Mayor Claudia López believes that in order for Bogotá to become a more equitable city, men are going to need care and, above all, councelling. This belief is at the heart of a district initiative to engage the male population “in a real cultural transformation” that begins at home and “assuming the burden of care.” Emphasizing that keeping men’s emotional health and spiritual happiness is not “helpism,” but rather a co-responsibility of every household, on Tuesday, the district Secretariat for Culture, Recreation and Sports, launched the first Men in Care school. “The school will help men recognize their emotions, express them in a balanced, correct, calm and safe way,” remarked López.
The Men in Care program operates from mobile schools in two city localities – Usme and Kennedy – on Saturdays and Sundays from 8:00 am to 6:00 pm. Inside these centers, mental health professionals can offer advice, guidance and everyday tools to help those who feel vulnerable or weighed-down by machismo culture. As the service is free, men are encouraged to attend 24 sessions based on four care modules, and that include workshops and creative interaction sessions with wives or partners.
One of the main objectives of the school is to encourage men to become “agents of change” in a domestic setting. According to statistics released by the district only six out of every 10 men participate in domestic work, compared to nine out of every 10 women. While women dedicate 5 hours and 30 minutes each day taking care of home-related activities, men spend 2 hours and 19 minutes. “Caring is not a favor, caring is a duty, and in Bogotá you learn caring,” highlighted the Mayor. For men – and couples – who want to attend Men in Care, the district has facilitated a website www.sistemadecuída.gov.co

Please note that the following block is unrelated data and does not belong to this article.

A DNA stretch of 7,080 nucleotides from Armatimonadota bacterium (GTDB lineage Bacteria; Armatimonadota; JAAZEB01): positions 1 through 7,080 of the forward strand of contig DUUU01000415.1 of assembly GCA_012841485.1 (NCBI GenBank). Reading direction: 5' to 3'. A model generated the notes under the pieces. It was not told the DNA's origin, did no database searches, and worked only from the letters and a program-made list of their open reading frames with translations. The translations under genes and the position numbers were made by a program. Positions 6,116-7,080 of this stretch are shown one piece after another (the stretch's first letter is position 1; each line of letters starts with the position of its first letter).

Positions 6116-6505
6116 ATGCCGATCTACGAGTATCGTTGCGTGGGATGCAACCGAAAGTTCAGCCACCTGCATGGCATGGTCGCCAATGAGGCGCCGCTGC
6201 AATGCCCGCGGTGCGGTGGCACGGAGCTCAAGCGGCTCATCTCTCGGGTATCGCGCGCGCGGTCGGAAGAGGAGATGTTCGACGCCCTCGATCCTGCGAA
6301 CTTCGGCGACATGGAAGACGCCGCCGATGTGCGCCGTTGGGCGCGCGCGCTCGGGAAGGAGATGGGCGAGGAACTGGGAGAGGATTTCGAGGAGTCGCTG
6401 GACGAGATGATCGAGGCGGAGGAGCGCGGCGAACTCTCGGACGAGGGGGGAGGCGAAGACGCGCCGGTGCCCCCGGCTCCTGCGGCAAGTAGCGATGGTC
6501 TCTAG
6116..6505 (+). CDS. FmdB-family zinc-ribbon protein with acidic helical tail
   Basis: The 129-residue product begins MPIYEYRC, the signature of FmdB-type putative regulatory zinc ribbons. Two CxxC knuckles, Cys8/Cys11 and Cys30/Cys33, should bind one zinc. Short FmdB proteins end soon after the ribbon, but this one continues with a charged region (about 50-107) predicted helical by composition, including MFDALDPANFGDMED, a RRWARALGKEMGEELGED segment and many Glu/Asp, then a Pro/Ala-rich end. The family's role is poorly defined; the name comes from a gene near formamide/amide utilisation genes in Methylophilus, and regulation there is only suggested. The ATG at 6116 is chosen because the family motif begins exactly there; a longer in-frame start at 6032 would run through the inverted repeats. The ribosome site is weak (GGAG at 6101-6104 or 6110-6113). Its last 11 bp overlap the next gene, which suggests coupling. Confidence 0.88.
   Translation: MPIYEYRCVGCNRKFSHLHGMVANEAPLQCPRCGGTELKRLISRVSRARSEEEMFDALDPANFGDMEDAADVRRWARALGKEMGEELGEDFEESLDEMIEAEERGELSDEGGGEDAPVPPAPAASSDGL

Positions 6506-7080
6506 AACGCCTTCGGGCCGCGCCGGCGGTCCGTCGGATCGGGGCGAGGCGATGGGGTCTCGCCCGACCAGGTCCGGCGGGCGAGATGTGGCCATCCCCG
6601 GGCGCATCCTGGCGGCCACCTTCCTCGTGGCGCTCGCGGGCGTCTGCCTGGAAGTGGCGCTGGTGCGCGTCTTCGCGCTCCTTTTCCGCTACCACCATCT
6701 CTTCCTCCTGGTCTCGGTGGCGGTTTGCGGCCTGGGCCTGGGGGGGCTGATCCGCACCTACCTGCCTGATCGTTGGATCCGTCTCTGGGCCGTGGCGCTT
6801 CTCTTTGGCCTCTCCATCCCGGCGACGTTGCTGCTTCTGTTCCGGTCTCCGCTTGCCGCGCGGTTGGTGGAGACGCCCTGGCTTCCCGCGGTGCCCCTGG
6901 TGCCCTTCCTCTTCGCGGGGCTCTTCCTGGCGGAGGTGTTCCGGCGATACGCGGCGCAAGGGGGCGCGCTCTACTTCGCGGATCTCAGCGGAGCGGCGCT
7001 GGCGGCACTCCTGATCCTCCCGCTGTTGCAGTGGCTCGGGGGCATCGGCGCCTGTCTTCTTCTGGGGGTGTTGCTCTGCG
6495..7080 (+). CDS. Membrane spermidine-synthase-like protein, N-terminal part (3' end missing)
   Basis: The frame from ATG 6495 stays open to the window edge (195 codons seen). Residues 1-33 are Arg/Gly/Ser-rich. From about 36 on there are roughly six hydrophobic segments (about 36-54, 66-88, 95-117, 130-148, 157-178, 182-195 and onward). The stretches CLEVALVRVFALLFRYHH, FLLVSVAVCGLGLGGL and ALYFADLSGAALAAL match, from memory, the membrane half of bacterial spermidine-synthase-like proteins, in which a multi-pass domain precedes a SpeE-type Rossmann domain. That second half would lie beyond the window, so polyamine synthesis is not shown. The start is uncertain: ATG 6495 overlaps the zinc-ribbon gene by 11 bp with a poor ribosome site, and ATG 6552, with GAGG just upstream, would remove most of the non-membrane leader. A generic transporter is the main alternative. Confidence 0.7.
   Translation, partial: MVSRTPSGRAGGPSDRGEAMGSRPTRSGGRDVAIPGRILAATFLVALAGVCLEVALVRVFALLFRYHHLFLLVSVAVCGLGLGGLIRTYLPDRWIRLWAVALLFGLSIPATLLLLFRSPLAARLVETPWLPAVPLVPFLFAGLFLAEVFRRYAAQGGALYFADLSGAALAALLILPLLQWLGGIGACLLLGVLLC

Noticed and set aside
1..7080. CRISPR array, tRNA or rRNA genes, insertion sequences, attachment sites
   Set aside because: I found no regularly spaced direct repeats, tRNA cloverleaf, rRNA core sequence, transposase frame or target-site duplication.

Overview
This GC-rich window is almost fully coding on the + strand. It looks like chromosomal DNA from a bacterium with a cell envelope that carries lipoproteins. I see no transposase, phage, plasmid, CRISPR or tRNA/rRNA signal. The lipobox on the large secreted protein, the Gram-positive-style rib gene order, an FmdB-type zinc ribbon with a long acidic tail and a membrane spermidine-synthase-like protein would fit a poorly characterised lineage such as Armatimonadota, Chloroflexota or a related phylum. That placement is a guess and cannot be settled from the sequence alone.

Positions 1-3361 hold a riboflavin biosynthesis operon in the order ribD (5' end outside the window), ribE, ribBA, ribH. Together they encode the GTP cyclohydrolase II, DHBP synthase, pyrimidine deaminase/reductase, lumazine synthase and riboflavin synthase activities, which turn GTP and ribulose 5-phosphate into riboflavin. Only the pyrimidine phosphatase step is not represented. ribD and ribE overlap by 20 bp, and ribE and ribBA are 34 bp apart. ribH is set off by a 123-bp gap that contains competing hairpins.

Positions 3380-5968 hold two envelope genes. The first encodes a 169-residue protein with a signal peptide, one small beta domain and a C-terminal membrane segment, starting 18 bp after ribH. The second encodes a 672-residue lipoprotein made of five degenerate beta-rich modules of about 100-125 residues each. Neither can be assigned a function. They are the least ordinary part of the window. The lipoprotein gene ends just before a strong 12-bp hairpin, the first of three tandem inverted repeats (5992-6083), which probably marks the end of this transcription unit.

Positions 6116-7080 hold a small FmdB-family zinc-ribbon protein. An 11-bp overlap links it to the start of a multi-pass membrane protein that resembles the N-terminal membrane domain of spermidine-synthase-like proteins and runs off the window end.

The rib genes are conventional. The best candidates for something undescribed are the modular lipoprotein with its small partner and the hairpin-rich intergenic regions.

The gender disparity when it comes to running a household is an “imbalance that affects the quality of life of thousands of women in Bogotá,” believes Claudia López, and while many men may feel hesitant to express what they feel to strangers, Men in Care aims to create a more just city, starting with recognizing labor inequality. “We have to balance the scales, to relieve women from the task as main care givers, highlighted Nicolás Montero, Secretariat of Culture, Recreation and Sports. “We need men to help build better societies, families, and friendships,” he added.